A war of words escalated to a brief war on the floor between the Thunder and Dallas forward Dirk Nowitzki.
After Game 1 on Saturday night, Mavericks coach Rick Carlisle mentioned the physical play of opponents while defending Nowitzki.
On Sunday, Thunder coach Scott Brooks said complaining about the officiating is something Carlisle frequently has done. “Just go back to your quotes in 2011. He said the same thing then,” Brooks said of the Thunder's playoff series against Dallas last year.
Early Monday afternoon, Carlisle insisted he is not posturing for more calls from game officials.
Then with 5:04 left in the first quarter of Game 2 on Monday night at Chesapeake Energy Arena, there was an altercation between Nowitzki and Thunder center Kendrick Perkins following a 3-point basket by Kevin Durant.
Nowitzki and Perkins exchanged expletives while being separated by teammates.
Carlisle stormed onto the court, pointing and shouting at Perkins and the officiating crew. At one point, Perkins swatted Carlisle's hand away.
Perkins was assessed a loose-ball foul. Perkins and Nowitzki were given double-technicals for shoving each other.
The fuse actually was lit at the 6:11 mark when Nowitzki hit a 15-foot jumper while being inadvertently scratched on the forehead by Thunder forward Serge Ibaka. No foul was called.
On the way back down court, an irritated Nowitzki not-so-inadvertently gave Ibaka a forearm shiver in the back around midcourt. The shiver was missed by officials, but was noticed by just about everyone else.
Carlisle became noticeably more composed on the sideline thereafter and the Thunder wound up winning 102-99 to take a 2-0 series lead.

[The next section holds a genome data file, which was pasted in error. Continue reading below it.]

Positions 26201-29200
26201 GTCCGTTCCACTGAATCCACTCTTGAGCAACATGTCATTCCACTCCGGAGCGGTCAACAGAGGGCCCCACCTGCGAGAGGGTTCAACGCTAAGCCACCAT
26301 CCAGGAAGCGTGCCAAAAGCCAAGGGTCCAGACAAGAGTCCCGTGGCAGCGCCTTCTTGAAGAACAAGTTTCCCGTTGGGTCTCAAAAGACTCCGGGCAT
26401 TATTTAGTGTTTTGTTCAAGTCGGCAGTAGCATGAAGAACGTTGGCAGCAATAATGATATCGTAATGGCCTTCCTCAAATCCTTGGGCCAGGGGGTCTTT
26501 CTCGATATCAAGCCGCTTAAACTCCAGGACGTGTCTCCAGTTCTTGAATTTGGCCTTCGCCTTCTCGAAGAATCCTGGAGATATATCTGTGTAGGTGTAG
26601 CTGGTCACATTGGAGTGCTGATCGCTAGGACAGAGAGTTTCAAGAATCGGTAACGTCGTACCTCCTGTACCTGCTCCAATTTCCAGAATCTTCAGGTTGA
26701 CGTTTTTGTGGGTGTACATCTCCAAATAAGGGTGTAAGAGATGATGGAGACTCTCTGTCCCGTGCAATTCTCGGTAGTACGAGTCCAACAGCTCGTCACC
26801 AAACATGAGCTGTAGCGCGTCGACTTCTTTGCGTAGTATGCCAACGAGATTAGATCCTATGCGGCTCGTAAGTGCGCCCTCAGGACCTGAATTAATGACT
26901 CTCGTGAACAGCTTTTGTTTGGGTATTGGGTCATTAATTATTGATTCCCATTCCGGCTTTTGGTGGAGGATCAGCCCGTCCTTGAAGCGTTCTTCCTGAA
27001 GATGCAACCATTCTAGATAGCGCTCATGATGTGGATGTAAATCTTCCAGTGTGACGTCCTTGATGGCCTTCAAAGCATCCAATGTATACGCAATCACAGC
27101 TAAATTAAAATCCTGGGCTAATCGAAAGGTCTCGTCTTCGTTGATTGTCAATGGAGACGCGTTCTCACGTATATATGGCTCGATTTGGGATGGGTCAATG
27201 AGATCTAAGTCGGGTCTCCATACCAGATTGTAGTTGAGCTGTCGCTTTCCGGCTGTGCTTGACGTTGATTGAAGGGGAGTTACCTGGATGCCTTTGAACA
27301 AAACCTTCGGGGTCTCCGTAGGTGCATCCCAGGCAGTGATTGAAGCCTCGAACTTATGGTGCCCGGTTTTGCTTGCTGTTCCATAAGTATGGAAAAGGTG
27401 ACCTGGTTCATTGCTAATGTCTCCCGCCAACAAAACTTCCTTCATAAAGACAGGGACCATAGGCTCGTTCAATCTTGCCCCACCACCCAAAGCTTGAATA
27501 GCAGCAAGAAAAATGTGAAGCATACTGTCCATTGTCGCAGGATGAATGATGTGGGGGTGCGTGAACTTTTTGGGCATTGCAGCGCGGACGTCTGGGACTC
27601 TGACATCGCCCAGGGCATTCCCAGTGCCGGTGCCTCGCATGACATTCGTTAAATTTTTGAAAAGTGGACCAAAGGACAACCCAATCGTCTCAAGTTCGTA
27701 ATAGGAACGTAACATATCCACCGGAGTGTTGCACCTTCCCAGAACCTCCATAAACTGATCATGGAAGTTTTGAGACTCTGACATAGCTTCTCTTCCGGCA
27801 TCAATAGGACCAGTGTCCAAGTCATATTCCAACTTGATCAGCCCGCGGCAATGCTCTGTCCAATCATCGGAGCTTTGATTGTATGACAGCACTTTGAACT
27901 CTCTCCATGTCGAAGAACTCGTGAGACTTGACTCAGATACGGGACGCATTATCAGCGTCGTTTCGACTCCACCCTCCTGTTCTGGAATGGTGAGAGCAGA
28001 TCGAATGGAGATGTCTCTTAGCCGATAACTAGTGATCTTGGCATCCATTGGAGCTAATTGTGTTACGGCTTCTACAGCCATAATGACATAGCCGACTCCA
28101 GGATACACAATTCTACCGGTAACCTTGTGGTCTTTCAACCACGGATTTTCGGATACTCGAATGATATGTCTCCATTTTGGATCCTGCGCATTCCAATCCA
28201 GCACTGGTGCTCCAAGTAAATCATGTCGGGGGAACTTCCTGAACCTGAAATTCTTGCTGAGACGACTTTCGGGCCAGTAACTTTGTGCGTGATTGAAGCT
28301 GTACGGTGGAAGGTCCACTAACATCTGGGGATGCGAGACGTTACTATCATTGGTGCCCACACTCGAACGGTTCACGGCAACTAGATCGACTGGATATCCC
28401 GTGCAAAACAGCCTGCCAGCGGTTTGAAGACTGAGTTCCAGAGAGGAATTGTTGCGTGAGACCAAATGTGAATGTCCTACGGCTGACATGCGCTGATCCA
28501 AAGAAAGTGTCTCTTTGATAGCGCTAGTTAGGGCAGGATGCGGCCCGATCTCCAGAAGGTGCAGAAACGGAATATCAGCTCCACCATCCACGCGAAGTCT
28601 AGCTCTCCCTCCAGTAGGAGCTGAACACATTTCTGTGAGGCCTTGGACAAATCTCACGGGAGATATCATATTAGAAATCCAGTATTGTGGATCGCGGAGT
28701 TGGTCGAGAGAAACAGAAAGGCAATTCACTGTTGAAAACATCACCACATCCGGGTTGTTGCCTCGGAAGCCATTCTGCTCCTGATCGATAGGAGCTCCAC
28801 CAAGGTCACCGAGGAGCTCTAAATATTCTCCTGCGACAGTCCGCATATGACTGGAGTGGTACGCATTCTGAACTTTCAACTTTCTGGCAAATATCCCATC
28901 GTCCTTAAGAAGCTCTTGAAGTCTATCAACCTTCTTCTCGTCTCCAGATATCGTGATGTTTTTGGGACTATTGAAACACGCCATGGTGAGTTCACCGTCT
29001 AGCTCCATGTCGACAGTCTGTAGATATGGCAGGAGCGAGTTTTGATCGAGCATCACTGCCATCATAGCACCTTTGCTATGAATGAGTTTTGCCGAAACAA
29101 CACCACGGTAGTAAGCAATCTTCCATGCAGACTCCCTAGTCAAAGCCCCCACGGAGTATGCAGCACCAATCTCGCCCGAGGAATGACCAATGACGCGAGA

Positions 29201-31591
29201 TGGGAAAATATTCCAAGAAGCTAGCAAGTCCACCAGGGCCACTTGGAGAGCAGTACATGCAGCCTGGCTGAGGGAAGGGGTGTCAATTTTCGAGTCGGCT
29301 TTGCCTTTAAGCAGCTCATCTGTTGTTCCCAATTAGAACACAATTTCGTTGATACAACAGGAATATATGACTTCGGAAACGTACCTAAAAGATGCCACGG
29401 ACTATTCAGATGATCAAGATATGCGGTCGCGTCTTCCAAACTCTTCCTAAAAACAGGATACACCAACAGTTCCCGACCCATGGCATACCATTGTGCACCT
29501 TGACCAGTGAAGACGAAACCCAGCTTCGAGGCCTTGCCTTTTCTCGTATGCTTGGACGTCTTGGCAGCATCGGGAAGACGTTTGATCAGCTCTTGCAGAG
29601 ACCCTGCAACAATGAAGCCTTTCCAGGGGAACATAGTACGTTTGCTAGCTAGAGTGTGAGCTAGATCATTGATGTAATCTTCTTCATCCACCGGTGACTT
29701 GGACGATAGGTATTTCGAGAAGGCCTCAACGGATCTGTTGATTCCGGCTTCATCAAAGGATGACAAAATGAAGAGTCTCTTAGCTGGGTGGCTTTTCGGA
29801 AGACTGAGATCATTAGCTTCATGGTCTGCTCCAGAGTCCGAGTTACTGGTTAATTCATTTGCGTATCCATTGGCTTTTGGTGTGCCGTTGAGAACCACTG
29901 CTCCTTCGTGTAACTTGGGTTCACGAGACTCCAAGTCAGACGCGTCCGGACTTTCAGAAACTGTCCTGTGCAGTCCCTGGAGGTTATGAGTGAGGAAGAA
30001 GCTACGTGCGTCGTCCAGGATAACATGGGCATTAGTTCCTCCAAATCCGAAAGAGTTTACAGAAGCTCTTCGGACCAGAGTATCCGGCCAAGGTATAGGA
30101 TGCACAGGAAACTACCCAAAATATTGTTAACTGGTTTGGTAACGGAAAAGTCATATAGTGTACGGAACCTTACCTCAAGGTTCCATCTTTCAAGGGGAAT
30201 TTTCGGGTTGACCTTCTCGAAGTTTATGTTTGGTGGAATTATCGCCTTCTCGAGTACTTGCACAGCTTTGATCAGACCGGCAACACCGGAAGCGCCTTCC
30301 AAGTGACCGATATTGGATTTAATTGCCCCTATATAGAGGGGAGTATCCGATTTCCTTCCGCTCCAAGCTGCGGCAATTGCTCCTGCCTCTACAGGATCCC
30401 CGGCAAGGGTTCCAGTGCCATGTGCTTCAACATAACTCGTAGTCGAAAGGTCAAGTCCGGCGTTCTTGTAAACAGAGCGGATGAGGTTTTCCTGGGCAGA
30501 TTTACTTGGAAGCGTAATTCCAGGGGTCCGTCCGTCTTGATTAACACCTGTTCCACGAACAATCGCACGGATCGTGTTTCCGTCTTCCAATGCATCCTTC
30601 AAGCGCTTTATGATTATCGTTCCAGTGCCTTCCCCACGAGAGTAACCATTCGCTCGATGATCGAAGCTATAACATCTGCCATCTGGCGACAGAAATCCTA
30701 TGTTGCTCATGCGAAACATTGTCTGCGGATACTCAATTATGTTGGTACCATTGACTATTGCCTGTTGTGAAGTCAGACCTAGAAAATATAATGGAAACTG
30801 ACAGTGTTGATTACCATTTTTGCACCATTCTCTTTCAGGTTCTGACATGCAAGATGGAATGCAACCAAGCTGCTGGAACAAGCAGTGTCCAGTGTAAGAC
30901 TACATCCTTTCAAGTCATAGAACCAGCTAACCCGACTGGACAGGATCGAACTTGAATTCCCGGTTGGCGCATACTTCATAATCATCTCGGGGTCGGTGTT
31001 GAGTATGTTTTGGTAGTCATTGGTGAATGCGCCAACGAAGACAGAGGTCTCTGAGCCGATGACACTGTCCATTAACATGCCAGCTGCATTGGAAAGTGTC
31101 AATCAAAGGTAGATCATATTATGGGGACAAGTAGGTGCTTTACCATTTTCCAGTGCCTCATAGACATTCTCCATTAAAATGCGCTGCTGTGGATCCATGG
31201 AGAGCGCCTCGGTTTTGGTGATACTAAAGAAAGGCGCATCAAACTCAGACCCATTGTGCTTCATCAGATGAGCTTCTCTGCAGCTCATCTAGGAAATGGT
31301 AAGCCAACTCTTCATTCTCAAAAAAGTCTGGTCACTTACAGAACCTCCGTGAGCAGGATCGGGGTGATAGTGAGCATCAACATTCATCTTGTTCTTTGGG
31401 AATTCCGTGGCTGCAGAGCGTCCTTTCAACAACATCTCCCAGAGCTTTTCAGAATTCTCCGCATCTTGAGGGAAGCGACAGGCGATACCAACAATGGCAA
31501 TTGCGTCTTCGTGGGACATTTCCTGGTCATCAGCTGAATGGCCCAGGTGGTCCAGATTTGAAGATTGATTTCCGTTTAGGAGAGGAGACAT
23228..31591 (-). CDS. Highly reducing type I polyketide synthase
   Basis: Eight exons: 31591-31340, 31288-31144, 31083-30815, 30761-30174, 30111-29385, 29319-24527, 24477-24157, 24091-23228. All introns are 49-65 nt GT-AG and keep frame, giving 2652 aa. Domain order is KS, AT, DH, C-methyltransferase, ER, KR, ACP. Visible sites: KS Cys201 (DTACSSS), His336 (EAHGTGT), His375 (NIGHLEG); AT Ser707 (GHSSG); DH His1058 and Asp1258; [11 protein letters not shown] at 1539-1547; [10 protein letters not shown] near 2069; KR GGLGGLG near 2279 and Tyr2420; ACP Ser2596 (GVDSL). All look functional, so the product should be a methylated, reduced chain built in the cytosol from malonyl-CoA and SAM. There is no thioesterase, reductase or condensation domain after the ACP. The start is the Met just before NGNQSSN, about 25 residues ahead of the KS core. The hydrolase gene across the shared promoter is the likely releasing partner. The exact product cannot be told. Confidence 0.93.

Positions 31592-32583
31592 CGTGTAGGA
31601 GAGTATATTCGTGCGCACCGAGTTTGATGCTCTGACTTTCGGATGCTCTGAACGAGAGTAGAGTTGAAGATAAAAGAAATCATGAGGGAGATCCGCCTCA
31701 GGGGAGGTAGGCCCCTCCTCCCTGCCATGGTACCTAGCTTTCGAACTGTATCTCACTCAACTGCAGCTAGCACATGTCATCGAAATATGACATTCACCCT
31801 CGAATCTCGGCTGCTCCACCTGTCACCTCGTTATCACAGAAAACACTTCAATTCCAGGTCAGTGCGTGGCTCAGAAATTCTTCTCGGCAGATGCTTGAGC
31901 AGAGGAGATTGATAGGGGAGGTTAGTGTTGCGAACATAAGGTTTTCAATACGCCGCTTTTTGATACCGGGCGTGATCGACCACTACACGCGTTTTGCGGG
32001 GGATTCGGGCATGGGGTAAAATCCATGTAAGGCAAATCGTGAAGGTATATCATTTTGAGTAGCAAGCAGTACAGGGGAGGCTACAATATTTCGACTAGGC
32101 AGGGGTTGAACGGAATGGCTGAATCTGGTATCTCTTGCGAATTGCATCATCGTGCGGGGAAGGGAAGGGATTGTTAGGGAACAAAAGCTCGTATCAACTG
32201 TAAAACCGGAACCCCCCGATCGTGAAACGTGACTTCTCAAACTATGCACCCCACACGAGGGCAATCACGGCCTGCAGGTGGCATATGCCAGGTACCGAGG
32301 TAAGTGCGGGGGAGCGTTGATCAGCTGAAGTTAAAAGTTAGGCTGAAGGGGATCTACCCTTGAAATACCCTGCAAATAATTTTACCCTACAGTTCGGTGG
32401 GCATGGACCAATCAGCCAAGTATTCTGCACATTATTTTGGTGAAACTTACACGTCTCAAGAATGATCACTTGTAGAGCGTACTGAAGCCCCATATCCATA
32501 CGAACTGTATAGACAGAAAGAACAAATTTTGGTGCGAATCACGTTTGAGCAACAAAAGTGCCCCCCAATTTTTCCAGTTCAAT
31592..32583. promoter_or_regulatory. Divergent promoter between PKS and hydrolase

Following the Thunder's 99-98 victory in Game 1, Carlisle spoke of the Thunder's defensive approach against Nowitzki.
“They're going to grab and hold,” Carlisle said. “To me, a typical example is the play before the first half ends. He's getting grabbed and held, and they call a foul on Dirk because he's just reacting to all the contact. You know, that turns into a possession for them and they hit a 3. It's a big momentum play.
“I've seen this for four years. People grab and hold him all the time. I mean, all the time. He shows incredible restraint in those areas. Oklahoma City is being physical.”
OKC led the league in free throws at 26.4 attempts per game while the Mavs averaged 20.2. Dallas shot 25 free throws to OKC's 20 in Game 1. Nowitzki shot 10 free throws.
After his team's shootaround in preparation for Game 2 on Monday, Carlisle responded to the suggestion we was posturing for more favorable officiating.
“Look, if there's been a memo issued saying that if you elbow a guy in the throat it's legal, I would appreciate that memo being passed along,” Carlisle told The Dallas Morning News. “I sincerely mean this: If one of our guys elbows Durant or (Russell) Westbrook or Reggie Jackson or Cole Aldrich in the neck, that's a foul. It just happened to be a play that was missed.
“When I was asked about that, I was asked my opinion and I made two statements of fact. It was not about posturing or positioning. They were two statements of fact. You're talking about a guy that's been very difficult to officiate because of his unusual skill set and he gets played very physically and we've seen it for four years. That's a fact. That's not an attempt to lobby the league. That's a fact of life that we've had to deal with and Dirk does a great job with it.
“But, hey, it's physical. We don't expect it not to be. And we're going to have to be a little more physical tonight. That's a part of the game we feel we can pick up a little bit.”
Roughly 90 minutes before Monday's tip, Brooks tried to lighten the mood when once again asked to respond to Carlisle's latest remarks.
“He was a good roommate. He didn't snore,” said Brooks, who was roommates with Carlisle while playing for the CBA Albany Patroons. “That's all it takes, trust me. Buy me a (beer) every now and then and not snore and you're a perfect roommate. That's why I love my wife.
“I have nothing against him. He didn't want to share his $7 per diem back then in the CBA. Yeah, there's nothing (adversary between us). He's a good coach, good guy.”